Now I must declare at this point that I have never been partial to Grahame's story. With it's superior tone and referencing the worst elements of upper-class snobbish attitudes I am afraid I have always remained resistant to it - even the Disney version.
But Owen wanted to see it so I went along. Sadly after a fairly hectic day at work - and with the heaviness of a head cold hanging about - about 5 minutes after it started I was nodding and drifting away. It's placidly charming tempo and Listen With Mother air knocked me out.
Another reason for the slightly soporific feeling was down to the fact that The Narrator was played by none other than Alan Titchmarsh - yes THE Alan Titchmarsh! Onstage! Not on tape like I was expecting. I think the shock of seeing the Gran's favourite pin-up in all his woolliness set me off to snoozeland.
However after an interval that saw the bar being invaded first by the irate owner of a stolen car then Mr Toad in said stolen vehicle and finally by the bobbies who arrested him - and after finishing off a gin and tonic *and* an ice-cream - I felt a bit more connected to the piece.
There was real snow in the auditorium during the winter section although Owen was upset we didn't get any as we were under the balcony overhang like at WHITE CHRISTMAS and by the end of the show - it's only 100 minutes - I must admit I had quite a pleasant time.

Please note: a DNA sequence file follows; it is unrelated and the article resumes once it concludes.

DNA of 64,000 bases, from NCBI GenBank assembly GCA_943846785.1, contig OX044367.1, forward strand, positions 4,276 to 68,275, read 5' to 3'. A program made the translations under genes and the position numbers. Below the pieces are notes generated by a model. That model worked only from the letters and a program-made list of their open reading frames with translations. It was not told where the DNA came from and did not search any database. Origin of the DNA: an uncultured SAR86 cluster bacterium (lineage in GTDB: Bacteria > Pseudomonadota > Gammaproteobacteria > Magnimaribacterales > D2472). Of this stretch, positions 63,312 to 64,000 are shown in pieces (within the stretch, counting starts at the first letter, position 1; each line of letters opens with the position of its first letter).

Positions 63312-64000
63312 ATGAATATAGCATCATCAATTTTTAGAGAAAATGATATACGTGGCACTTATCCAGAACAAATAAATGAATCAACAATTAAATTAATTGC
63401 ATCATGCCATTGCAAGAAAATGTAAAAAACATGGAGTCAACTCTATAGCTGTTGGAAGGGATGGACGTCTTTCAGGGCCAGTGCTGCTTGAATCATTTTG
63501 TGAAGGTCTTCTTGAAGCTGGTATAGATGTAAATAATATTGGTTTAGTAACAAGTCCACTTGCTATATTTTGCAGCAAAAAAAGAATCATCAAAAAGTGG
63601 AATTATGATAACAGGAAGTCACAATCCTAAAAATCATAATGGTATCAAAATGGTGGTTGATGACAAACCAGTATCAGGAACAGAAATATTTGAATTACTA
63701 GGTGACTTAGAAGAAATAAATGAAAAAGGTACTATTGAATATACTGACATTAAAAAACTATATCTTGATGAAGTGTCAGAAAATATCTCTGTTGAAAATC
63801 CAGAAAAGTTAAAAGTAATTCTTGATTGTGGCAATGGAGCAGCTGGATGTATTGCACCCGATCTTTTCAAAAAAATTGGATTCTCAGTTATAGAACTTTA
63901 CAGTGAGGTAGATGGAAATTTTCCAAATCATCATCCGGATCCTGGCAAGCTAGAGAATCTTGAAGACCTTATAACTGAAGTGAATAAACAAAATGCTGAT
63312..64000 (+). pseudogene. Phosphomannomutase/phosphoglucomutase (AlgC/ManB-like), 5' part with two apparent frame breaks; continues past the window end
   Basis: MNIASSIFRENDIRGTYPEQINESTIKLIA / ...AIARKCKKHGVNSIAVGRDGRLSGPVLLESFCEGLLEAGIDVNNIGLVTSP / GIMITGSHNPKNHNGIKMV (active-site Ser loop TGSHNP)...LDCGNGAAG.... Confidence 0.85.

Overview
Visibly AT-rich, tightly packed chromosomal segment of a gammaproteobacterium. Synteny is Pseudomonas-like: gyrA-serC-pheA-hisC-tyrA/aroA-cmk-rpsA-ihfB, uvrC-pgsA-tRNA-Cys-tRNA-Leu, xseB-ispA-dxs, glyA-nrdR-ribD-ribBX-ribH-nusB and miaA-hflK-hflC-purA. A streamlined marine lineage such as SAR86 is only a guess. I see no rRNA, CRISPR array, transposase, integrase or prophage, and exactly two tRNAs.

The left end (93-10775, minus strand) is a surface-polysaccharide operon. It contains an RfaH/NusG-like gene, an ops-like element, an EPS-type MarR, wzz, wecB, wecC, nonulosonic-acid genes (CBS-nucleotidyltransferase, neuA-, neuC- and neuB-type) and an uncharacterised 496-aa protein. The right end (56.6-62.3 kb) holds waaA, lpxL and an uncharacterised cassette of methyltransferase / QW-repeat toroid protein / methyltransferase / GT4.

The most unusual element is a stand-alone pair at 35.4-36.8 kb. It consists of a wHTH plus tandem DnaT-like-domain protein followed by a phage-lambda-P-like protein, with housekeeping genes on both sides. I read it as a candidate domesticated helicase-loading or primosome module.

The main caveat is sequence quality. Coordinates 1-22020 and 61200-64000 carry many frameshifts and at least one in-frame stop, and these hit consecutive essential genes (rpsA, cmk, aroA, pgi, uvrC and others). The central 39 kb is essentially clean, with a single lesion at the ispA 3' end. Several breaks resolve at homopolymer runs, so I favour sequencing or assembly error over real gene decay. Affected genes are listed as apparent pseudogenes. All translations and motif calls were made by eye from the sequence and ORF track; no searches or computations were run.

It's killingly twee of course but it has a charming quality which works quite a spell of good-feeling. It was hard to think that outside it was all manic Christmas shopping and boozy office parties. Will Tuckett's choreography is inventive with a nice manic twist for Toad. And even Alan Titchmarsh's casting *worked* at the end.
Cris Penfold whirled and bounced around the stage as Toad with unstoppable energy and he was well-supported by Martin Harvey (Ratty), Ira Mandela Siobhan (the most bizarre name currently onstage played Badger) and Sonya Cullingford (Mole). A busy cast double and triple up as well as acting as puppeteers.
I still dislike the story but I have to admit the show - to quote Sam Goldwyn - had charmth and warmth.